Thousands of bikers rolled into the District yesterday for the 17th annual Rolling ThunderMemorial Day motorcycle ride and rally to show support for the nation’s war veterans, the troops currently overseas and American prisoners of war still missing in action from past conflicts.
“It is important for veterans from every war to know that there are people out here who care about the sacrifices they made and that what they do is important,” said Matthew Whalen, 40, who was one of about 200,000 riders who made the trek downtown yesterday.
Mr. Whalen rode to the rally from his home in Plymouth, Mass., on a 1989 Harley-Davidson Sportster with a 4-foot American flag attached to a seat rail. The flag has been on his bike since shortly after the September 11 terrorist attacks.
“I’m here to say, ‘Thank you,’ and give remembrance to veterans,” said Mr. Whalen, whose father served in the Korean War.
Gary Scheffneyer, vice president of Rolling Thunder, attended the half-hour Oval Office meeting and said Mr. Bush was receptive to the group’s call for a more concerted effort to bring home POWs and those missing in action from conflicts dating back to World War II.
Mr. Scheffneyer said Mr. Bush told him he was not fully aware that the government was not doing enough to recover the missing soldiers. He pledged to work closely with the secretary of Veterans Affairs to correct the situation.
The president also discussed his plans for the country and his vision for the reconstruction of Iraq. “He said that once we get freedom in the Iraqi nation, we will get more freedom in the United States,” Mr. Scheffneyer said. “The [United States] is torn apart now because of the war, but he said that afterwards there will be even more unity.”
Rolling Thunder members have roared into the District every Memorial Day weekend since 1987. The group took its name from Operation Rolling Thunder — the extensive bombing campaign during the Vietnam War.
“When you ride a whole bunch of Harleys together with straight pipes, it sounds like a B-52 carpet bombing,” said Artie M. Muller, president and co-founder of Rolling Thunder and an Army combat veteran from the Vietnam War.
Yesterday’s Rolling Thunder procession began at noon at the Pentagon parking lot and entered the city via the Arlington Memorial Bridge before making a loop through downtown and ending at the rally at Franklin Delano Roosevelt Memorial Park. The procession briefly contributed to traffic already snarled by competing events downtown.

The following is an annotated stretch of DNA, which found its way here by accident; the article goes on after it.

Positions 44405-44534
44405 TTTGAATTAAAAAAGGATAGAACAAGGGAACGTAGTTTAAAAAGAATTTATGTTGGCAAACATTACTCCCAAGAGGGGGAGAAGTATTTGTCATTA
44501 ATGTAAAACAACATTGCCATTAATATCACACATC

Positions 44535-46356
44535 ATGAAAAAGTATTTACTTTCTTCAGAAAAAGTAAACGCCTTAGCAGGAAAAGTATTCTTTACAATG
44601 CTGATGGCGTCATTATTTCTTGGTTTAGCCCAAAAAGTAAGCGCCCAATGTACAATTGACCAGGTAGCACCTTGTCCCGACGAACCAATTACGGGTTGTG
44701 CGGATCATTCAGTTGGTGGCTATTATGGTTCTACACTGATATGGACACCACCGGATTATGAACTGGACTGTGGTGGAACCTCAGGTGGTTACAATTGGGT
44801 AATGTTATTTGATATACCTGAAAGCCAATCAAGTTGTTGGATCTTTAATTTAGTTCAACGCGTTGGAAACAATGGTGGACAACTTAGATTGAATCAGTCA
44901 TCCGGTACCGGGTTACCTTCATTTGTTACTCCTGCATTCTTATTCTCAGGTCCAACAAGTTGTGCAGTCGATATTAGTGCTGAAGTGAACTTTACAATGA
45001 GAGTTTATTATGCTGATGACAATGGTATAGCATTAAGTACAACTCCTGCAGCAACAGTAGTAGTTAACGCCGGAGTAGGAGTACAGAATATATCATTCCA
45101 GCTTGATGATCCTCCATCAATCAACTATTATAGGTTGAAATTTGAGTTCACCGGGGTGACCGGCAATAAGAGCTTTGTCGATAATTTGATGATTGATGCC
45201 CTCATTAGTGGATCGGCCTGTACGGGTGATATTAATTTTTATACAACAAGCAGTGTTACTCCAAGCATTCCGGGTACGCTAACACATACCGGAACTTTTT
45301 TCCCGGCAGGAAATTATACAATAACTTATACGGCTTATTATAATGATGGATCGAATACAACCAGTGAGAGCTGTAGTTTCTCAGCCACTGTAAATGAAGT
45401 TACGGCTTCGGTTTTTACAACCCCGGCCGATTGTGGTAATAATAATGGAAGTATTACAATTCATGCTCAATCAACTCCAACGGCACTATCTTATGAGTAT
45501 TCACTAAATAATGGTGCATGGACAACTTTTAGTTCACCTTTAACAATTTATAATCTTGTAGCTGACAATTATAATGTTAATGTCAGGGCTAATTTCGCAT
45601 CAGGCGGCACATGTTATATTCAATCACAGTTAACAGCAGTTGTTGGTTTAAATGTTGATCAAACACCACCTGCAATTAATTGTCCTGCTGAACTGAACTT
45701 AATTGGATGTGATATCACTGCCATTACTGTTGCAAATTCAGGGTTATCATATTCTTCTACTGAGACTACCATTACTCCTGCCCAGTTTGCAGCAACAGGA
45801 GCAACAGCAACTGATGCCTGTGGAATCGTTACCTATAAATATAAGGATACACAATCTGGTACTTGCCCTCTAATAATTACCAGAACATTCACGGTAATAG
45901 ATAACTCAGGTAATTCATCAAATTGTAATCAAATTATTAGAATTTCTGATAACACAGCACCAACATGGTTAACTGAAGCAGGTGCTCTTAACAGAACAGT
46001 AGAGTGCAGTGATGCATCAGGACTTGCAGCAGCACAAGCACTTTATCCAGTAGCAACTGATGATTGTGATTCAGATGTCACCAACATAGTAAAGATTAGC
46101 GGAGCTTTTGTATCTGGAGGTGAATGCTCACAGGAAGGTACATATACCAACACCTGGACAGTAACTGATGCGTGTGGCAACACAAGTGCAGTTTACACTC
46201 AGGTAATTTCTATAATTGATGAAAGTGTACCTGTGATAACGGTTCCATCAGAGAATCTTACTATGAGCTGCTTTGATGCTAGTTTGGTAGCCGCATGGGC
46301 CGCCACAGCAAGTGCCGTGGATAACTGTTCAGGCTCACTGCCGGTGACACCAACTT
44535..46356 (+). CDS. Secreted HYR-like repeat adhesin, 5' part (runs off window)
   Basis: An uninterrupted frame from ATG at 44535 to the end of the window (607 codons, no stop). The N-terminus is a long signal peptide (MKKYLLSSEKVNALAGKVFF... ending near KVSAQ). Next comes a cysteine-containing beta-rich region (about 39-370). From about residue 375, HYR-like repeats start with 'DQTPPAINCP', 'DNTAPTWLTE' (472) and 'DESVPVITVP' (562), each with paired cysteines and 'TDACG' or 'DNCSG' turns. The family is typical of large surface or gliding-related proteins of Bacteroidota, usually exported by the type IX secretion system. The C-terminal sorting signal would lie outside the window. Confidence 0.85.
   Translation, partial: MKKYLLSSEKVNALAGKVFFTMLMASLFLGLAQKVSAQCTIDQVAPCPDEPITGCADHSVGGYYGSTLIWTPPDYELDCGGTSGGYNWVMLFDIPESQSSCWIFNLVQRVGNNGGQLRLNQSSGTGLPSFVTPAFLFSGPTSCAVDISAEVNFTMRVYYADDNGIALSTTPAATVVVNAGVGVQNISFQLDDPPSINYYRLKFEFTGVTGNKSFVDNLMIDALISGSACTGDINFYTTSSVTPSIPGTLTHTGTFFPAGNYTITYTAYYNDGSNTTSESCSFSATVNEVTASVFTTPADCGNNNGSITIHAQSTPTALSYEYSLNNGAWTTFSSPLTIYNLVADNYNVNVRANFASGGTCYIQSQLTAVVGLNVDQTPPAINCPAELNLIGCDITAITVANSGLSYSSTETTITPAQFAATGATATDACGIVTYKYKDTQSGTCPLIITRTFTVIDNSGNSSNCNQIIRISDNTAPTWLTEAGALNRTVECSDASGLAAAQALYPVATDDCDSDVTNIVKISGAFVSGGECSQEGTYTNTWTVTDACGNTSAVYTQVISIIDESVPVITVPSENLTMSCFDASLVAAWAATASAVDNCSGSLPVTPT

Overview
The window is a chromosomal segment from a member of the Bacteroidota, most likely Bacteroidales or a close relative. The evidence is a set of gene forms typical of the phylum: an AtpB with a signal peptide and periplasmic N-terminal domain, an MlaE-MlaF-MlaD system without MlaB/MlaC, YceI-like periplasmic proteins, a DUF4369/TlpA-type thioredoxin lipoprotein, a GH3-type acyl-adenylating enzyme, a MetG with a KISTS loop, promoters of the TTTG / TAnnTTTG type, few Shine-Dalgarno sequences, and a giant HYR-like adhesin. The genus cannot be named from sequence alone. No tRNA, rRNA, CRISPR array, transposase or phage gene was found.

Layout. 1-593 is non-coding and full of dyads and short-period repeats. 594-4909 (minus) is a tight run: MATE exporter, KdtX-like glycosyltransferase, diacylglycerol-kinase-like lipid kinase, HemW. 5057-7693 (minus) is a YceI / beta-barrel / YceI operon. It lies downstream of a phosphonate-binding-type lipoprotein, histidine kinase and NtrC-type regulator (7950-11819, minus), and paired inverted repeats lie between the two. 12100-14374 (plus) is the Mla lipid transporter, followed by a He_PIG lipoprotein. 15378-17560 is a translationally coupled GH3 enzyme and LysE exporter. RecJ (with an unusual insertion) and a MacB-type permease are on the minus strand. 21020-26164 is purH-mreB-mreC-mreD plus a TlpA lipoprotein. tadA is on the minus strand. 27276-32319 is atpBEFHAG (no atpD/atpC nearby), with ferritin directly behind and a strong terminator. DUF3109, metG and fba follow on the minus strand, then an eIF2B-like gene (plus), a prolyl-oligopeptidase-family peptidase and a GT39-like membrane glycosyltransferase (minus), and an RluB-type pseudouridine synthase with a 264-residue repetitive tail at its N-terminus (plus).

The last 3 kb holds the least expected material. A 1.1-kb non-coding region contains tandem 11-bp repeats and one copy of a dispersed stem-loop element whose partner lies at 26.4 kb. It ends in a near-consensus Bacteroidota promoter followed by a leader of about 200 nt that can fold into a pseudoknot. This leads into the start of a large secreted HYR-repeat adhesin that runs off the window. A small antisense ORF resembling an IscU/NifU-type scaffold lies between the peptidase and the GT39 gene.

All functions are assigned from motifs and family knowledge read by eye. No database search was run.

Still, people throughout the metropolitan area celebrated the motorcycle riders and the veterans they represented. Supporters stood on overpasses on many of the routes the bikers took to get to the city and waved American flags and banners that proclaimed support for war veterans.
However, the procession was not without incident. Two bikers were hospitalized yesterday morning when a silver Lincoln Town Car merged into a row of motorcycles in the unit block of New York Avenue NW and struck one of the Harley-Davidson motorcycles from behind, according to witnesses.
The impact forced the motorcycle into another motorcycle, injuring both riders. One rider suffered a broken ankle, while the other suffered possible head and back injuries, witnesses said.
A U.S. Postal Service officer who was the first on the scene said it took the Metropolitan Police Department more than 20 minutes to respond to the accident.
An ambulance arrived within five minutes, he said.
“It’s a worthy cause, but the cars don’t want us here,” said Mr. Schoonover, who rode from Ohio beside his father for the rally. “It’s too crazy. My friend got run over last year at the loop at Arlington [National] Cemetery. I’m done.”
The bikers traveled from all over the world to participate in the rally and represented diverse walks of life.
Some came because they were veterans; others participated to pay tribute to their family and friends who served or died in the nation’s wars.
All of the bikers had two things in common: a love for motorcycles and a deep respect for American troops.
Many rode Harley-Davidsons that produce the distinctive tailpipe rumble that accounts for the group’s name. But the motorcycles were as varied as their riders.
Kerry Jones, 38, a defense contractor from St. Mary’s County, Md., joined the motorcycle parade on his Yamaha Secca XJ600. “I just want to show support and remember why we have this country, because people gave up their freedom so we can have ours,” he said.
Sally Attia, an Egyptian who works as an entertainment reporter for the U.S.-run Arabic-language satellite news channel Alhurra, was dressed in a white jumpsuit and riding on the back of a silver 1999 Harley-Davidson Soft Tail Custom. The bike was driven by a Philadelphia man who identified himself only as “Wolf.”
“I love the idea that we are all supporting the veterans,” Miss Attia said.
Robert Beach, 80, a Navy veteran who served in World War II and survived the torpedo attack on the USS Canberra, rode in the demonstration on his sky-blue 1996 Harley-Davidson Road King equipped with a sidecar. His wife, Frances, rode in the sidecar.
The front of the sidecar was decorated with the mascot from the USS Canberra, a kangaroo with an 8-inch cannon shell tucked under its arm and an array of 40 mm cannons at its feet. The rear of the sidecar was decorated with an air-brushed painting of the USS Canberra in battle.
“I love to ride and I’m a veteran,” said Mr. Beach, who lives in Woodbridge, Va. “I support Rolling Thunder and the ride to free men who have been prisoners.”
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